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'Inferno,' a dark comedy produced at DePaul, is streaming on The Roku Channel

School of Cinematic Arts faculty member Wendy Roderweiss led Project Bluelight course

Inferno crew poses in a law office
The cast and crew of "Inferno" pose on set during the filming of the T.V. pilot. (Image courtesy of Wendy Roderweiss)
If you are into dark comedies, Wendy Roderweiss has the TV show for you. A faculty member in the School of Cinematic Arts, Roderweiss wrote and produced the pilot for “Inferno” with a crew of DePaul students in the spring of 2019. Now the episode is available to watch via streaming on The Roku Channel. In this Q&A, Roderweiss gives a behind-the-scenes look at the Project Bluelight course that empowered 26 DePaul students to shape the project and gain professional experience to launch their careers.

What's "Inferno" about and what inspired it?
In the show, a mistake leaves an altruistic law school grad desperate for a job and he interviews at a firm of morally depraved divorce lawyers. Ultimately, he must decide if he’s willing to sacrifice every principle he lives by in order to save his future.

I co-wrote the pilot with my partner who worked as a paralegal at a law firm in Los Angeles. He would come home super depressed and tell me about his totally absurd days. In the end we always ended up laughing and knew this would make for a great TV show. There is a deep well of material about divorce and we both love the black comedy genre, which is best suited to this kind of show.

Project Bluelight is DePaul’s professional motion picture production company, and you created “Inferno” in a 2019 class. How did you balance providing a professional experience and making space for learning?
A typical big-set Bluelight has professionals in the department head roles and students in crew positions. We also had professional actors. I made sure my pros were both the best at their respective jobs and excellent teachers. We made it clear this was going to be a learning set and things may go a little slower and, in some cases, a little bumpier than professionals might be used to.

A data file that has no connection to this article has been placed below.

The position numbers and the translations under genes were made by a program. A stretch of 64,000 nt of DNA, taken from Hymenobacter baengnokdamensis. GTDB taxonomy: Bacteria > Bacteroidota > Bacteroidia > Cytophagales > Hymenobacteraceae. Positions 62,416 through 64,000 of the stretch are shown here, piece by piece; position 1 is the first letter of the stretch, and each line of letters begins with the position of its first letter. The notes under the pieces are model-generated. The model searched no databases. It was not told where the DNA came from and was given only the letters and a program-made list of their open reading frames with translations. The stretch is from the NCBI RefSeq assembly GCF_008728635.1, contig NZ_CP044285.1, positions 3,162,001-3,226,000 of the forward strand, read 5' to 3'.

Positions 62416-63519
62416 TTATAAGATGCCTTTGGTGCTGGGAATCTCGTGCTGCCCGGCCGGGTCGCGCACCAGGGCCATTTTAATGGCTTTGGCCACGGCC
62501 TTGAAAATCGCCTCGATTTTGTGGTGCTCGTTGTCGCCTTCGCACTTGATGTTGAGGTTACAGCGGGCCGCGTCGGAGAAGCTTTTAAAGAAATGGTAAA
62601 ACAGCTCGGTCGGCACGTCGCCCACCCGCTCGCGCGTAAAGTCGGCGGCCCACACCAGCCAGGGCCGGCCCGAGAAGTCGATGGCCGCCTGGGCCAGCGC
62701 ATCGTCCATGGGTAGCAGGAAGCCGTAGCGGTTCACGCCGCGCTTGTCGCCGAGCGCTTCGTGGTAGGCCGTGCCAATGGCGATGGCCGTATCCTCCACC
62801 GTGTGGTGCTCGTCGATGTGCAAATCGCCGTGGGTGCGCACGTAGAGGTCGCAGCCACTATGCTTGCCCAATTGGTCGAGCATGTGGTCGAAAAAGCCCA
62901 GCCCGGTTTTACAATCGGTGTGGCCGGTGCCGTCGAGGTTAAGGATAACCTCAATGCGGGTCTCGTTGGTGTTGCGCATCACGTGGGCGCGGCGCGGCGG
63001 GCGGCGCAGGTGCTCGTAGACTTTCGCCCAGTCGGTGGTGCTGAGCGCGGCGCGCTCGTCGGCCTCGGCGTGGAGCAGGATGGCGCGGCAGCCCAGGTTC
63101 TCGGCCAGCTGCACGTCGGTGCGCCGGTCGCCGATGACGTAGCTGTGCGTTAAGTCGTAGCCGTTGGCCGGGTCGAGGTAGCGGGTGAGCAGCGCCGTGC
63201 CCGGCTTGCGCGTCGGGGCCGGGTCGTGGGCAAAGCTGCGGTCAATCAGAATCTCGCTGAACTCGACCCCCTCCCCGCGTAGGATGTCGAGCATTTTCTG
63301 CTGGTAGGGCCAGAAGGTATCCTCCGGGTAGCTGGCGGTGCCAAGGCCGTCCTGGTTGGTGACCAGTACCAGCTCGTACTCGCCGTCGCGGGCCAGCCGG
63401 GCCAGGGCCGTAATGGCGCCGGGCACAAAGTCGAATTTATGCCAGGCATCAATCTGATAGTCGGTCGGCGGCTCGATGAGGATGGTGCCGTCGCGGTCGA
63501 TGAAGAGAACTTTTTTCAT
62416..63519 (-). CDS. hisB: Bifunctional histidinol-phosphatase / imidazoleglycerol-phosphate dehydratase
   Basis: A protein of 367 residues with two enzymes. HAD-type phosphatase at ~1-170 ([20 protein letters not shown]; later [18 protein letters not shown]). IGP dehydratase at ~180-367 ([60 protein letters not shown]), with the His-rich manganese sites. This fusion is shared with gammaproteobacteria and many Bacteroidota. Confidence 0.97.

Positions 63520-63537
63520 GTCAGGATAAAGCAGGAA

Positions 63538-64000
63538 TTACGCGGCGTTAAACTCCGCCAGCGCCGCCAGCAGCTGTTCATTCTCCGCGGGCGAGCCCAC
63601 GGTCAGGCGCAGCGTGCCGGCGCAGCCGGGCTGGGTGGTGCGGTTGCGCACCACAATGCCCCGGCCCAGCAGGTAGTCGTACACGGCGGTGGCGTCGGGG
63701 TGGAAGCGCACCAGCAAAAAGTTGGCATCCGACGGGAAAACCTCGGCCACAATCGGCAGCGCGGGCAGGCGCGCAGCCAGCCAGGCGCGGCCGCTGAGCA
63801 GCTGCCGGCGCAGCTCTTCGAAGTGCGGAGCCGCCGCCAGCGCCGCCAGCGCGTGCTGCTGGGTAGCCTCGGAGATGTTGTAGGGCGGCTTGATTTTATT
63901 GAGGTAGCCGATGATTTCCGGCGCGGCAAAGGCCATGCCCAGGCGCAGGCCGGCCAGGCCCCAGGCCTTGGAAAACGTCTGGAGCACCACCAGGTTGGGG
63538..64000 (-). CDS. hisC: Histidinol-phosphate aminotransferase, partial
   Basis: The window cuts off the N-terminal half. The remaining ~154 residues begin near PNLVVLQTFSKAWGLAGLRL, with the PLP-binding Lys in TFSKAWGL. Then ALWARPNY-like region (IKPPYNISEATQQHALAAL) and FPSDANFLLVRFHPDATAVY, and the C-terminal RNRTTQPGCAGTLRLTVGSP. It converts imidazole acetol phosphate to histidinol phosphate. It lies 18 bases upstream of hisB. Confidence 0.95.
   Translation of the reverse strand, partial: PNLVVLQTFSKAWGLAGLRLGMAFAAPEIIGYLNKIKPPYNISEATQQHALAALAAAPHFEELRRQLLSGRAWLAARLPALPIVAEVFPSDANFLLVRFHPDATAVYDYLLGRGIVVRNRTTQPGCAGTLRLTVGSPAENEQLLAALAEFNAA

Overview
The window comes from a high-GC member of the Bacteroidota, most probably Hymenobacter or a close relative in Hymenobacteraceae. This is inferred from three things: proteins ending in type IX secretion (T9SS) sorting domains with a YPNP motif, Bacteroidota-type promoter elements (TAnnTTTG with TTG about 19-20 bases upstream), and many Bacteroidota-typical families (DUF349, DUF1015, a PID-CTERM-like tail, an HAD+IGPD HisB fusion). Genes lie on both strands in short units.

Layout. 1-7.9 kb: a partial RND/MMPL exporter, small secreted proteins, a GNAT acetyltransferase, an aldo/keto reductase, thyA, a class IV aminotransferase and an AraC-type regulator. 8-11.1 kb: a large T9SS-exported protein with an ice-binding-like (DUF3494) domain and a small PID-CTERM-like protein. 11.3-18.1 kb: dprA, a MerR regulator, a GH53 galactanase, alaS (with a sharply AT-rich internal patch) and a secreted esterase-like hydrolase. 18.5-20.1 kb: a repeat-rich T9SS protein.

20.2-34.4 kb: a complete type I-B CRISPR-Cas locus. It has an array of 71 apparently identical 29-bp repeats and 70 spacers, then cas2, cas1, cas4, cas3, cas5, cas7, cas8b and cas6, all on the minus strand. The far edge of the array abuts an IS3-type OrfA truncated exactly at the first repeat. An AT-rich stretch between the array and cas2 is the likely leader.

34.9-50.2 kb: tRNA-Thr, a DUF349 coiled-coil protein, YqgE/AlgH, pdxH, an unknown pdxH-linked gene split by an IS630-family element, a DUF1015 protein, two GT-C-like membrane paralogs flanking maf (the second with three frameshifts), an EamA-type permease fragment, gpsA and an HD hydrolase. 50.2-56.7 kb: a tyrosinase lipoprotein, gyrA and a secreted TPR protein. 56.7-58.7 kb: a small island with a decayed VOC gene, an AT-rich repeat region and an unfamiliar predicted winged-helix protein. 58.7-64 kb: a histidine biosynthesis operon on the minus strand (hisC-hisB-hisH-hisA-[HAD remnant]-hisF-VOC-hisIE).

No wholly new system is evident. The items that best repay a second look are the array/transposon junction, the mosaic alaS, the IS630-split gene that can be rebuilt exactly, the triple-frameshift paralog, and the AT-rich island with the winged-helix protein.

A set is pretty chaotic and you are always battling with time. To build in space for learning, we gave each student a small pocket notebook so they could jot down questions throughout the day. During an extended “class” lunch, students could ask anything about lighting, camera, production design or how and why I gave my direction. We also had presentations from professional crew who are in the union about set protocols. Actors joined us to talk about their process, using specific examples from a scene shot earlier in the day.

Crew working on a scene in a law office, setting up a camera
A crew of School of Cinematic Arts students sets up a scene during the filming of "Inferno." (Image courtesy of Wendy Roderweiss)
How did students make creative decisions and take on professional responsibilities with this project?
Before we began filming, 22 of the students took a preproduction class. We did camera and lens tests and voted on which camera we liked best. It was important to me that everyone felt this was not just a work and learning experience, but that they also felt like they had investment and ownership of the final project. We also made some unconventional choices to further the learning experience. We rotated people within their roles in the camera department, then flipped our camera and grip, and electric departments for the second week of shooting so students could maximize their experience.

This certainly slowed things down, but I was confident in the department heads and their ability to teach the students what they needed to know.

Many of the students had never been on a set before this Bluelight. After this experience they were able to join other students sets. Others used the experience to get jobs in L.A. and Chicago. These Bluelights give the students professional experience in a supportive environment, and frankly there are no other film schools doing what we do at DePaul.

Congrats on the pilot landing on Roku. What does it mean to you and your students that this project has found this audience?
It’s super exciting. Having distribution on a streamer like The Roku Channel gives students something even more solid for their resumes. It also is great for DePaul and the School of Cinematic Arts. We made an indie pilot for a fraction of what most TV show pilots cost. Having it on Roku Channel alongside other shows like “House” and “This is Us” raises the profile of our program on a national level.

The next step is spreading the word — Roku is launching an original content wing and if we can get enough people to watch the pilot, they may develop the rest of the season. So everyone who is reading this— watch it!